The Reality of Real Estate (BlueRoof Blog)

Thoughts, opinions, and truths about real estate and life as I see it...

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Location: Salt Lake City, Utah, United States

I like long walks on the beach holding hands and.... oh, wait- that's a different site.

Thursday, July 27, 2006

Inman's Real Estate Connect is a Blast

Thousands of people from the real estate, mortgage, title and tech fields descended on San Francisco this week for the Inman News Real Estate Connect event. I arrived Tuesday night and it's been a blast every day (and night!).

Mike and I came with the goal of meeting some interesting people, learn, and have some fun. Mission accomplished. We're here until Sunday, but the rest of the trip will be vacation more than work.

Some things I'll take away from the event-

Some people are much more interesting than you think they might be- like Michael Arrington of TechCrunch who kicked off the event with a rousing presentation of where the industry is heading and some of the challenges it faces.

Redfin's CEO, Glenn Kelman, is a great speaker- very engaging.

Some of those Canadian guys can party.

The Palace hotel needs to staff up when they host an event.

Before you announce that you have FSBO properties and MLS data on the same map- make sure your local MLS representative is not in the room (apparently we're not supposed to do that).

Mike, the president of BlueRoof, showed me that if a girl takes you to a club and upon arriving you ignore her and hang out with other girls- she won't like you very much (go figure).

San Francisco cab drivers can actually defy the laws of physics (and gravity) if there's an extra $20 in it for them.

Perceived value doesn't apply to $12 jack-and-coke's.

The Wasatch Front Regional MLS (Salt Lake City's) is just as control-hungry as ever.

Re/Max doesn't have a clue about the internet's influence on the real estate industry.

I'm leaving this event with some great ideas for BlueRoof and some new friends- what more could I ask for?

Monday, July 24, 2006

Business Card Design Makes an Impact (or not)

Tomorrow morning I fly out to San Francisco to attend the Inman Tech conference. I really enjoy these types of conferences because it gives me a chance to get away, meet some interesting people with interesting ideas, and enjoy a tax-deductible vacation. Sweet!

When I return home I will surely have piles of business cards from all sorts of people from different companies and positions. Some I will want to keep in contact with, and some I will want to remember the conversations we had. And while I am perusing the assortment of cards I will, no doubt, be impressed by some of them and disappointed by others.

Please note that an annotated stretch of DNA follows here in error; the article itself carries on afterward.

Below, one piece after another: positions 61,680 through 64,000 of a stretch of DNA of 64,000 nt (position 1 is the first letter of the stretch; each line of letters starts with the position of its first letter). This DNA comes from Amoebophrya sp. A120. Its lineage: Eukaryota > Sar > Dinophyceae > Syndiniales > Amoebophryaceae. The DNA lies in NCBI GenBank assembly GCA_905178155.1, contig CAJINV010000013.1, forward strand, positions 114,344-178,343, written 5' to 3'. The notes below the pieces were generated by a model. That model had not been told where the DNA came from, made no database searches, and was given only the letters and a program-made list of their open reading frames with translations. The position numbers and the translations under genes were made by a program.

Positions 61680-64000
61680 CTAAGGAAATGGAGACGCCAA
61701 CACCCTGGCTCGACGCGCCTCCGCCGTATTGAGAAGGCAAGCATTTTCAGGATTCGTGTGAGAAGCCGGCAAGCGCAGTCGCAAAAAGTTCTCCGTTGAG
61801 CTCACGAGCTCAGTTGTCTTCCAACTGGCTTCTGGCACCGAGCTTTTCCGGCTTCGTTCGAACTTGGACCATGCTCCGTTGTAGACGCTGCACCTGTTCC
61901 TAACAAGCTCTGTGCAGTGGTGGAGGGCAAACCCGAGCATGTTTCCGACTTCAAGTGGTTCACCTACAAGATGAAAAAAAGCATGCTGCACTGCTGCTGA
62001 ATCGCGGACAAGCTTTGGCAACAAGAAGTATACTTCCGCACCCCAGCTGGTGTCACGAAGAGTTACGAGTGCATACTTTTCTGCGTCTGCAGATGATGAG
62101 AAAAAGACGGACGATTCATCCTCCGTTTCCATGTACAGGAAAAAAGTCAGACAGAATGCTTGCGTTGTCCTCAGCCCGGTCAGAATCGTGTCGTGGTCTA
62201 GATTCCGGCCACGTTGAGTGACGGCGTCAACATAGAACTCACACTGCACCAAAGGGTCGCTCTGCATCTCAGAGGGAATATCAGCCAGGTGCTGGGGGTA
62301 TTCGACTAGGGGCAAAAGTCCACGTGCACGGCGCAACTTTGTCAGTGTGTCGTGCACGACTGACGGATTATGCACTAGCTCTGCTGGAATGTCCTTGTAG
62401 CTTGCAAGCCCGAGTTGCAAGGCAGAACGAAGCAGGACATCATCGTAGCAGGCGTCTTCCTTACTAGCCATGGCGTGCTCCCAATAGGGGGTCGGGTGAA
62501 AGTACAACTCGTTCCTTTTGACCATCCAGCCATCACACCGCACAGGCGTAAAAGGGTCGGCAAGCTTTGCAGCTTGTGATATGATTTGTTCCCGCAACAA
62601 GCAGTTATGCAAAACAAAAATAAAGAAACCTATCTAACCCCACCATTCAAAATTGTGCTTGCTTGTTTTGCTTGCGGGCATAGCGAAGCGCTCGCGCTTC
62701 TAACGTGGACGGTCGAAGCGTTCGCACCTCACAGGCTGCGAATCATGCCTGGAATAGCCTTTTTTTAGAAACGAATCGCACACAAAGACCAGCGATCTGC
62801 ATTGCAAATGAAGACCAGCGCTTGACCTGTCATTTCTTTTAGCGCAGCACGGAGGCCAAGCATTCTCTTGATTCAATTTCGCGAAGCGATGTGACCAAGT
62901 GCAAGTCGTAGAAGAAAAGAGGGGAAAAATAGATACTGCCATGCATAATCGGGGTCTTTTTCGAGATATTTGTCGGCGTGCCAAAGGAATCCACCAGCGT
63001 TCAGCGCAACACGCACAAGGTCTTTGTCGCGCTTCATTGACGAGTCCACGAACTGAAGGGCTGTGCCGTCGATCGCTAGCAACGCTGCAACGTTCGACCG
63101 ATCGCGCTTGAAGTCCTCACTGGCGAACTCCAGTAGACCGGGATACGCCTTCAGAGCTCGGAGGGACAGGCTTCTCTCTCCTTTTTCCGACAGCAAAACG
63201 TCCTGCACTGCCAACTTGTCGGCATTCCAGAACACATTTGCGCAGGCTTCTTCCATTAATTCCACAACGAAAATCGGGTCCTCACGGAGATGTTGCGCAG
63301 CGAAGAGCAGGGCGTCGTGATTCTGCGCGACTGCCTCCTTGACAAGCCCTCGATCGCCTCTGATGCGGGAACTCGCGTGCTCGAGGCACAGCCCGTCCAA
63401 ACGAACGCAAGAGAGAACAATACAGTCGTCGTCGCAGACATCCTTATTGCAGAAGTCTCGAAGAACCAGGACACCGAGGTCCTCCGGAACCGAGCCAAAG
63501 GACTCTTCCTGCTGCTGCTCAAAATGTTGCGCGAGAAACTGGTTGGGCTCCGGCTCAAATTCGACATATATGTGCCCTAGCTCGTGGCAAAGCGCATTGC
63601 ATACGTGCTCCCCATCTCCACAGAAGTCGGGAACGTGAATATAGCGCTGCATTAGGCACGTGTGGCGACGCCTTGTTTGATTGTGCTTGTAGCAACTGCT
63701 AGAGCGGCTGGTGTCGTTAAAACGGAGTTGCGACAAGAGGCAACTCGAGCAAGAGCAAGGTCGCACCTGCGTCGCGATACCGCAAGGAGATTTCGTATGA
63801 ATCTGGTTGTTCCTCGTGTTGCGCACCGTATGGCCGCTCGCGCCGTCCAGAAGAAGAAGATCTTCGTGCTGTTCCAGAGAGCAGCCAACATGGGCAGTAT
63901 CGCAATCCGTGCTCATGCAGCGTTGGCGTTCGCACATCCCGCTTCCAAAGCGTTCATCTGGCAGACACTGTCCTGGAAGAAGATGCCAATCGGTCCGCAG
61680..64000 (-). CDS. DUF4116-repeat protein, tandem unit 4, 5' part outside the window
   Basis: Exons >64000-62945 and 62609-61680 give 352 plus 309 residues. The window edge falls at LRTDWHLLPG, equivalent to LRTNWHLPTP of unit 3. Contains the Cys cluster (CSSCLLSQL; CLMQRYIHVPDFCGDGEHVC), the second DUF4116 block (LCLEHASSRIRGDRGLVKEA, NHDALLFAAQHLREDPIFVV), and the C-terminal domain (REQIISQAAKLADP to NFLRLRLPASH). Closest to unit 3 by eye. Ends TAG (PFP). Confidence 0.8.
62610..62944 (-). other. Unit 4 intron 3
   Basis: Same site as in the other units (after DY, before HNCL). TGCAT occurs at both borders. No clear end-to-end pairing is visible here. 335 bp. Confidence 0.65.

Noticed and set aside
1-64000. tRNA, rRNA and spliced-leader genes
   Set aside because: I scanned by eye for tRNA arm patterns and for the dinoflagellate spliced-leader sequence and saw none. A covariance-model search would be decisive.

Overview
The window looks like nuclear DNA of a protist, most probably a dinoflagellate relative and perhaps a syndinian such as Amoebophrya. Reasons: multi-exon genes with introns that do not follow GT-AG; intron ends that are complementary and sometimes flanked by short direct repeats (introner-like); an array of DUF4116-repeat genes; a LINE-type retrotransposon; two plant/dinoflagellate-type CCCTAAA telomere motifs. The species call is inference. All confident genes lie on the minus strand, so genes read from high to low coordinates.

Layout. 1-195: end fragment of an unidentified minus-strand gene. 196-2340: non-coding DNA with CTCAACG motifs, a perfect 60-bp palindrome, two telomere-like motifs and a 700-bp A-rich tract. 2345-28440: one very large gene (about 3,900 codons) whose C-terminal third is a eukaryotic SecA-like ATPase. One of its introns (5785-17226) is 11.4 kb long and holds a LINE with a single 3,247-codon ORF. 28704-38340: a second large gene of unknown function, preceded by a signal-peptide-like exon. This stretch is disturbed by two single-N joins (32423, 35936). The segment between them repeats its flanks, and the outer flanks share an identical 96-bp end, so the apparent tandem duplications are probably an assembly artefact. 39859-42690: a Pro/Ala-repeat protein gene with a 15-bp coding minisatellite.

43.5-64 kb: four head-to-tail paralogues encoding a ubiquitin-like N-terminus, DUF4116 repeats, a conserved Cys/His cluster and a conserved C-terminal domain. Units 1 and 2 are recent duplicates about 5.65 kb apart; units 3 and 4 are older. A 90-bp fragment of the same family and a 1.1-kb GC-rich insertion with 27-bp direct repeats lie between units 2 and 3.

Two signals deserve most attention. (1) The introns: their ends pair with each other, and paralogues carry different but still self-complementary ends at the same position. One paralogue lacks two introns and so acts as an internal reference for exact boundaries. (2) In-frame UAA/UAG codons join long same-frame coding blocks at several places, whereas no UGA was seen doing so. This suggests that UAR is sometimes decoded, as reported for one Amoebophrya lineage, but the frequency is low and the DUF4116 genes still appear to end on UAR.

I offer my suggestions...

Use a high quality paper- flimsy cards just suck. Spend the extra ten dollars and get good paper.

No standard clip art- Using images that come from standard clip art makes your card look generic, but even worse, it makes it look like you were trying to not be generic and failed.

Have a credible email address- If your business email is or or even you really need to get with a company that will provide you with a company account.

Watch for typos- If you can't spell your name right you need to go back to school. Pre-school.

Use Color- A bit of color makes the card much more pleasant. Tie-die or rainbows aren't necessary, but some color can really give your card some punch, or at the very least it won't be as boring as monochrome.

Have a blank back- When people receive your card they'll want to write notes on the back about you or your company or your conversation. Or maybe you can write the address to a great local bar so if that person ever makes it to your city they'll know where to go.

Have a URL- In today's business world you should have a website to send people to. Whether your business is plumbing or software, have your URL on your card.

No fold-overs- Cards that fold over get caught on things and take up extra space in my pants pocket. Remember the first rule in marketing, which is my next thought...

Keep it simple- We don't need to name call here, but keep your message simple and clear. Have a clean design that is easy to understand and makes a statement.

Readable Fonts- Lettering should be easy to read and, with the possible exception of the heading or logo, consistent throughout the card.

Have an actual designer create your card- Don't jump on to Publisher and draw up a design. You want it to be polished and look good.

No stupid titles- We've all see the start-ups where every employee has some "cool" title like "VP of Fun" or "Director of Computer Stuff". Having something clever to say is good, lame titles are just lame.

Most of us have heard of Matt (creator of Wordpress) Mullenweg's business cards that simply say: "1. Go to Google. 2. Type 'Matt.' 3. Click 'I feel lucky.' " That's pretty cool until your google ranking crashes, like Matt's did for a while.

Have a card that shows your image and has some fun, but just remember that good design makes an impact. Well, so does bad design, but good design makes the impact you'll want.